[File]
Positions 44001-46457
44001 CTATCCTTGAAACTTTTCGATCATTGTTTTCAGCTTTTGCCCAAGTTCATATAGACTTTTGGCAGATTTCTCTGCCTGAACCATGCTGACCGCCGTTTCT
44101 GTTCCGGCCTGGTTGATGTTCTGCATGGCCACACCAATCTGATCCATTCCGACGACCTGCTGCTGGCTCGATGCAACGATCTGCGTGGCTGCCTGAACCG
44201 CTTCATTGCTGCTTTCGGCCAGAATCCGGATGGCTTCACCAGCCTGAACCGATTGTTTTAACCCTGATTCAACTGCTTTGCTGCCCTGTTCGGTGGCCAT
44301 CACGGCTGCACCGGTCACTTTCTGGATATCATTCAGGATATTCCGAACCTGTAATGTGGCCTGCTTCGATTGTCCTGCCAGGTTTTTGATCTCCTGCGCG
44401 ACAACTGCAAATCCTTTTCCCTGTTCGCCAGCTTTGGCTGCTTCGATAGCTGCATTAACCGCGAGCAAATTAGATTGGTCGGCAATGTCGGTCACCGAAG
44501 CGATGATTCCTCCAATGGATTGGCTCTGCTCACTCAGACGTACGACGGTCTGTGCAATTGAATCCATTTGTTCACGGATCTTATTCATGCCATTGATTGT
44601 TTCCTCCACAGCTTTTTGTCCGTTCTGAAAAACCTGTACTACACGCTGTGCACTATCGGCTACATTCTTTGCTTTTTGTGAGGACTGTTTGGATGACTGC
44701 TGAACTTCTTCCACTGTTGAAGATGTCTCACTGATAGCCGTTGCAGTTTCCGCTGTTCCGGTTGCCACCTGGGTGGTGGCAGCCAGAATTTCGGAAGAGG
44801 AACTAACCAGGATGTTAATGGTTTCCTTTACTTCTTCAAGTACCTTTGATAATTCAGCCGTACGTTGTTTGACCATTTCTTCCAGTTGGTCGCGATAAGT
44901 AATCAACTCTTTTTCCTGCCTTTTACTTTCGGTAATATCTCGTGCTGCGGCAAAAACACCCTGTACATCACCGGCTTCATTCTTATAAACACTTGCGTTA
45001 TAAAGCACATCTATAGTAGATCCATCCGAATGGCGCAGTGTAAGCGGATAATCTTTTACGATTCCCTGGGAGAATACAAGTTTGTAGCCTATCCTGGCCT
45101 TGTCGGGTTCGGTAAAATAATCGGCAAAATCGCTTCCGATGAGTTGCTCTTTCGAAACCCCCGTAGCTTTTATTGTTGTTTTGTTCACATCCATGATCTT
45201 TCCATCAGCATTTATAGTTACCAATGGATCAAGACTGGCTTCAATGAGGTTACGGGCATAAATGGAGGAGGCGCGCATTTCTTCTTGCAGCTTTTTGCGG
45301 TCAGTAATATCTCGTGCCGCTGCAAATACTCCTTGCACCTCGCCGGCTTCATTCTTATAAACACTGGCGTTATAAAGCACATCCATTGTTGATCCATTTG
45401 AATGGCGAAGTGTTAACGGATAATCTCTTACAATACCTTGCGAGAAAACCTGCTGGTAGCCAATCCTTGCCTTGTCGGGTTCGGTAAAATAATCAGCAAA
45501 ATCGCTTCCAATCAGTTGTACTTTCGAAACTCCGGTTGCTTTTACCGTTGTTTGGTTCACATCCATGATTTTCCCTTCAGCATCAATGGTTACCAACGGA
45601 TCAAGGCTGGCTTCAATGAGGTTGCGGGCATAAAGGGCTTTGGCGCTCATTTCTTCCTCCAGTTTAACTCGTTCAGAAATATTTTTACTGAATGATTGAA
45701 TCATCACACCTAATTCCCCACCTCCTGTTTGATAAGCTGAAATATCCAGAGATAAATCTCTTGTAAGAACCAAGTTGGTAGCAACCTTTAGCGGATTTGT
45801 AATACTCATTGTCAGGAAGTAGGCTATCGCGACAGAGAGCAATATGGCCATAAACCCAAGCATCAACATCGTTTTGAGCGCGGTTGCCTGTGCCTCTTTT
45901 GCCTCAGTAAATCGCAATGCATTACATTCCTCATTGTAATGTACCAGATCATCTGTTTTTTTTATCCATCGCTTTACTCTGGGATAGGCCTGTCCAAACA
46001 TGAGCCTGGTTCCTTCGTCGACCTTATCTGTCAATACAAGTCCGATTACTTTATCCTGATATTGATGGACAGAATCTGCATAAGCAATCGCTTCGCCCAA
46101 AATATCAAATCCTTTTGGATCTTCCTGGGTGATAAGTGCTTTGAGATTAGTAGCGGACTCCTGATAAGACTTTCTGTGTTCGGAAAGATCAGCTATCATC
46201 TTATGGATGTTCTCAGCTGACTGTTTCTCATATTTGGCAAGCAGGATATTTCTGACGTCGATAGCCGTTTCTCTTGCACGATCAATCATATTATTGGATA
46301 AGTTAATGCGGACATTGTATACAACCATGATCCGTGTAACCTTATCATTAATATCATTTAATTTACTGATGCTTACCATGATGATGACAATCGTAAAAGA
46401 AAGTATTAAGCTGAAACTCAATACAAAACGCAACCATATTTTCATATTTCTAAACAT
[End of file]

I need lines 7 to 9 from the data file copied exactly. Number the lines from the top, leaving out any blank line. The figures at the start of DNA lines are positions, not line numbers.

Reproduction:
44501 CGATGATTCCTCCAATGGATTGGCTCTGCTCACTCAGACGTACGACGGTCTGTGCAATTGAATCCATTTGTTCACGGATCTTATTCATGCCATTGATTGT
44601 TTCCTCCACAGCTTTTTGTCCGTTCTGAAAAACCTGTACTACACGCTGTGCACTATCGGCTACATTCTTTGCTTTTTGTGAGGACTGTTTGGATGACTGC
44701 TGAACTTCTTCCACTGTTGAAGATGTCTCACTGATAGCCGTTGCAGTTTCCGCTGTTCCGGTTGCCACCTGGGTGGTGGCAGCCAGAATTTCGGAAGAGG